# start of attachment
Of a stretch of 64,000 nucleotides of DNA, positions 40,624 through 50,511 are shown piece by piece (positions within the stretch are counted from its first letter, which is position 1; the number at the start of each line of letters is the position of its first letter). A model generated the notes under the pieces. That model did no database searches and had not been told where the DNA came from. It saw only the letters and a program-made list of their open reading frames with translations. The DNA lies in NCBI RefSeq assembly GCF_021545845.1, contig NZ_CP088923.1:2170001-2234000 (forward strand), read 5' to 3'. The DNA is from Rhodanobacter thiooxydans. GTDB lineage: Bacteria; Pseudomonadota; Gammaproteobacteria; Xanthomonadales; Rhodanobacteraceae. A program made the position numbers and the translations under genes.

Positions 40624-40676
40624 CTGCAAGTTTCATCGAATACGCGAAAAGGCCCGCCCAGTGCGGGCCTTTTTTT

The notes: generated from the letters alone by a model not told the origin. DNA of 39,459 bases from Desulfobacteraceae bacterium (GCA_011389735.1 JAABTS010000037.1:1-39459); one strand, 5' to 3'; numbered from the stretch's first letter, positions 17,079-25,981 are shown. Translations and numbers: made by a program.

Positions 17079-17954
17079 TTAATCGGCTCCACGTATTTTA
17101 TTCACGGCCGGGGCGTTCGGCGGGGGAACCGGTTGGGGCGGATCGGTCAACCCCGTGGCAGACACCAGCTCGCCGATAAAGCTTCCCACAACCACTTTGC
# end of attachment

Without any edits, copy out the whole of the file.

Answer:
Of a stretch of 64,000 nucleotides of DNA, positions 40,624 through 50,511 are shown piece by piece (positions within the stretch are counted from its first letter, which is position 1; the number at the start of each line of letters is the position of its first letter). A model generated the notes under the pieces. That model did no database searches and had not been told where the DNA came from. It saw only the letters and a program-made list of their open reading frames with translations. The DNA lies in NCBI RefSeq assembly GCF_021545845.1, contig NZ_CP088923.1:2170001-2234000 (forward strand), read 5' to 3'. The DNA is from Rhodanobacter thiooxydans. GTDB lineage: Bacteria; Pseudomonadota; Gammaproteobacteria; Xanthomonadales; Rhodanobacteraceae. A program made the position numbers and the translations under genes.

Positions 40624-40676
40624 CTGCAAGTTTCATCGAATACGCGAAAAGGCCCGCCCAGTGCGGGCCTTTTTTT

The notes: generated from the letters alone by a model not told the origin. DNA of 39,459 bases from Desulfobacteraceae bacterium (GCA_011389735.1 JAABTS010000037.1:1-39459); one strand, 5' to 3'; numbered from the stretch's first letter, positions 17,079-25,981 are shown. Translations and numbers: made by a program.

Positions 17079-17954
17079 TTAATCGGCTCCACGTATTTTA
17101 TTCACGGCCGGGGCGTTCGGCGGGGGAACCGGTTGGGGCGGATCGGTCAACCCCGTGGCAGACACCAGCTCGCCGATAAAGCTTCCCACAACCACTTTGC